If you are like most concrete contractors, you don't view yourself as a software technology expert. In fact, you probably approach new information technology (IT) projects with trepidation or hand it off to the back-office staff or third-party consultants. This is an understandable and healthy fear given that many IT projects fail as a result of poor project management.
This is also one of the reasons why concrete contractors, and the construction industry in general, lag behind other industries in software technology adoption. While large manufacturers, retailers, and financial services firms charge into the 21st century with optimized supply chains and web-based customer management applications, too many contractors are still estimating with pencil and paper or job costing with a pocket full of receipts.
The good news is that you probably already have the experience you need to change your company's success with IT; the same skills that make for effective construction estimating and project management can be applied to software selection. Just like laying a new foundation, selecting software requires a detailed set of plans, an accurate budget, and meticulous project management.
Get over your fear of technology and you can be on your way to the first of many successful IT projects. It won't be long before these projects result in more accurate estimates, more efficient projects, and a healthier bottom line.
Why so many software projects fail
There are many reasons why IT projects fail, but we've isolated what we believe are the top five:
- Limited budgeting and planning
- The wrong team for the job
- Poor requirements planning
- Lack of a rigorous selection process
- Weak change management or training
Ten steps to successful software selection
Now, let's look at the 10 steps for construction companies to manage an efficient selection process that ensures success:
1. Assemble the right team. Start by identifying an executive-level project sponsor who will ensure the project gets the right funding and attention throughout the organization. Next, you'll need a project manager who will oversee all details of the project from start to finish. If you have an IT staff, they obviously have an important role to play in the process, but don't let your software decision become exclusively technology-focused. Finally, you'll need to identify end-users who will enthusiastically contribute their requirements and ideas for improving processes.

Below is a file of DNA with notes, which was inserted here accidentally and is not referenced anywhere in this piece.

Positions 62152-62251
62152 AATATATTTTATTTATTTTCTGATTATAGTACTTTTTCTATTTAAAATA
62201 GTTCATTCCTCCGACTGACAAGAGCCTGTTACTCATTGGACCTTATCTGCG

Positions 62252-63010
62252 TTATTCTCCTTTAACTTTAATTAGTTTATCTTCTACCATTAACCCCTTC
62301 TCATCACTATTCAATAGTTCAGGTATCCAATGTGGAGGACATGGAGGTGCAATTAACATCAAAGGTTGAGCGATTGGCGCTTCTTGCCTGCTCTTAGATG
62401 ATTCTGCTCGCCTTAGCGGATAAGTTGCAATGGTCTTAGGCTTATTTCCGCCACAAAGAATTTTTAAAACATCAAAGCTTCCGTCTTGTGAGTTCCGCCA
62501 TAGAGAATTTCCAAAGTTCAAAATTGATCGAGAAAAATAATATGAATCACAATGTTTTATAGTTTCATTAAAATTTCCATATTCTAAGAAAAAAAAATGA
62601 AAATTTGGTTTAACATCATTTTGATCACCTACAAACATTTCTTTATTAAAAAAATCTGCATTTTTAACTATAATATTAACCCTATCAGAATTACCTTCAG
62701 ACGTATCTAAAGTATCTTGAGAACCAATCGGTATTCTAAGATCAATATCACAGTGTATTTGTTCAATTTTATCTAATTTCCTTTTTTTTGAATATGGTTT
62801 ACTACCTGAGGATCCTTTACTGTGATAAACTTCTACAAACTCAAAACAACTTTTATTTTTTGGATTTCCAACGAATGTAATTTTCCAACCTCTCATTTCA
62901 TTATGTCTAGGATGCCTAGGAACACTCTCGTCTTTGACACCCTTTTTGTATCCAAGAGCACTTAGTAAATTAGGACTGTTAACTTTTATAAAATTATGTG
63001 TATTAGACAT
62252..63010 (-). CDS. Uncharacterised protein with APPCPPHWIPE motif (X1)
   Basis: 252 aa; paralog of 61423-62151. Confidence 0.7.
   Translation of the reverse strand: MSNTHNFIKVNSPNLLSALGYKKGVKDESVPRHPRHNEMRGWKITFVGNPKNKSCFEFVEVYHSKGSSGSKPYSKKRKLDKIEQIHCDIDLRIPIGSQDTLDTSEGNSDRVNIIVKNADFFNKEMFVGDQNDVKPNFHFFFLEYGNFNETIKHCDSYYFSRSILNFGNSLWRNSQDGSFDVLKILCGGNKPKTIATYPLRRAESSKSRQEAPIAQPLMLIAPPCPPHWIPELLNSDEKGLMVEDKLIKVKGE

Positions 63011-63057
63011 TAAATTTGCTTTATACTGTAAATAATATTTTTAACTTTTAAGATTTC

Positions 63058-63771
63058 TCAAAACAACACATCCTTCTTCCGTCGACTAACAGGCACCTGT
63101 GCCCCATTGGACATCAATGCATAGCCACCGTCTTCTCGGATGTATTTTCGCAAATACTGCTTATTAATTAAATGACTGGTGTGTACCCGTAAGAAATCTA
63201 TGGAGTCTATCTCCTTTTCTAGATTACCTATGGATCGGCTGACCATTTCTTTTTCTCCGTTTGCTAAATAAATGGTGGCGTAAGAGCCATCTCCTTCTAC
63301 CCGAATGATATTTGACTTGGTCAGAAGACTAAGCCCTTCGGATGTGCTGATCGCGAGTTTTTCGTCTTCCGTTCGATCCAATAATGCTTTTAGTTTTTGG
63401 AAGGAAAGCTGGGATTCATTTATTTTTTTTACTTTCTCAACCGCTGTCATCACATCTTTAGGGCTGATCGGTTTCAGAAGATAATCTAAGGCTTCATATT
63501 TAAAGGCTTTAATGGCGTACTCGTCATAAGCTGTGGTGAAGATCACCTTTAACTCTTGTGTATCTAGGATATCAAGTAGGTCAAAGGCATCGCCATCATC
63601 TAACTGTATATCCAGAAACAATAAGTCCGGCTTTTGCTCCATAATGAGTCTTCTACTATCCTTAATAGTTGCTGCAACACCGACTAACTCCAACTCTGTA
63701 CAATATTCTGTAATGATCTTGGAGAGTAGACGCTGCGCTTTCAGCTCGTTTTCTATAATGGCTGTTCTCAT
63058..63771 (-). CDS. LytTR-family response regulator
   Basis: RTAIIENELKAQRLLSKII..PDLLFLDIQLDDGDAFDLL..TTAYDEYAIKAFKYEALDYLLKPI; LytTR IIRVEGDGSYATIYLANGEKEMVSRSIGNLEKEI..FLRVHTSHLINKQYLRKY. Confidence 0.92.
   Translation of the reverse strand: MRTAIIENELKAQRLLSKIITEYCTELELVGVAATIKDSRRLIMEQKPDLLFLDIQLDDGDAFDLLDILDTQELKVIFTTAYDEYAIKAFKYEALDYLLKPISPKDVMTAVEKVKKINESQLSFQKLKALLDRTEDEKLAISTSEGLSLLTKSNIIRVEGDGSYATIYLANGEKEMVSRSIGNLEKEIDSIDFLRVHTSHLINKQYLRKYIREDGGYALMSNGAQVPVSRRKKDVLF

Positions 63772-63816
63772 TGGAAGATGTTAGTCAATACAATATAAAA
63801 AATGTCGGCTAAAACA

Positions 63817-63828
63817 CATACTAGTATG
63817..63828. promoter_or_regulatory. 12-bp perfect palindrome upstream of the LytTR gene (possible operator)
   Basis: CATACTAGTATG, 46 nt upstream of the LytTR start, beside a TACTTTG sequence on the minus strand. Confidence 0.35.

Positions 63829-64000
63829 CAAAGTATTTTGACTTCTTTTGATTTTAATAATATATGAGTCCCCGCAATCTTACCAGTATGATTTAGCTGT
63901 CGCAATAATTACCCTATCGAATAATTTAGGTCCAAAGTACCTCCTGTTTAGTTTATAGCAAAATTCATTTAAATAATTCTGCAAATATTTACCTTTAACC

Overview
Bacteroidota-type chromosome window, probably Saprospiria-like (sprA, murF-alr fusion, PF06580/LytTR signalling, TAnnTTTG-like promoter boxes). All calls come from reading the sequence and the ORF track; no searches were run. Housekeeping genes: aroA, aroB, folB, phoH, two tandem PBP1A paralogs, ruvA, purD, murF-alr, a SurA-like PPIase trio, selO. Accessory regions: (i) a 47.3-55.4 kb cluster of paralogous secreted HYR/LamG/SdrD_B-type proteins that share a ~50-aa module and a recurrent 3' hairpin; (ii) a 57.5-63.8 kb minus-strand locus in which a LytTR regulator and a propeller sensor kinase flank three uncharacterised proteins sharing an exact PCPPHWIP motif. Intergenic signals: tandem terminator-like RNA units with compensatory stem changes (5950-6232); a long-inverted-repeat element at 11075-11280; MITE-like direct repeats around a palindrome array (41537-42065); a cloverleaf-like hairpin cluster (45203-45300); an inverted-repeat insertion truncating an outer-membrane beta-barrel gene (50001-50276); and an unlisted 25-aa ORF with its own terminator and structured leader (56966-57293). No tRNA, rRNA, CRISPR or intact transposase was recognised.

2. Establish clear goals for the project. Once the team is selected and assembled, a good first step is to outline the goals of the project. These goals will justify the project expense and guide the team as difficult decisions arise. All choices during the project should be weighed according to how well they help achieve goals such as: “Develop more accurate estimates;” “Improve coordination between the field and the office;” or, “Better manage accounts receivable.”
3. Build a detailed project schedule. The next step is to create a project schedule that outlines all the major activities and their sub-tasks. Just like a construction project, you should consider each activity's various dependencies and resource requirements. Be sure to assign an owner to each activity and even to each task. The project schedule itself can be as simple as an Excel spreadsheet to track the various tasks or as sophisticated as project management software used to track the project with Gantt charts and a Critical Path Method network diagram.
4. Create a project budget. An otherwise successful software project could be considered a failure if it comes in over budget. That's why you must have an accurate budget to work against. The biggest budgeting problems occur when the project team fails to account for costs outside of the software itself, such as: new computer hardware required to run the software; platform software requirements such as a new database; or, consultants to help install and customize the software.
5. Define your requirements. The next step is perhaps the most important in the entire process: defining the functional and technical requirements you have for the new system. As software selection practices have evolved, requirement planning has shifted from simply a list of features—often influenced by software vendor marketing—to a more deliberate, thoughtful analysis of “current” versus “optimal” business processes. This requires that the project team maps out existing business processes and then considers how each could be improved. Draw flowcharts of your most important processes using PowerPoint or Visio.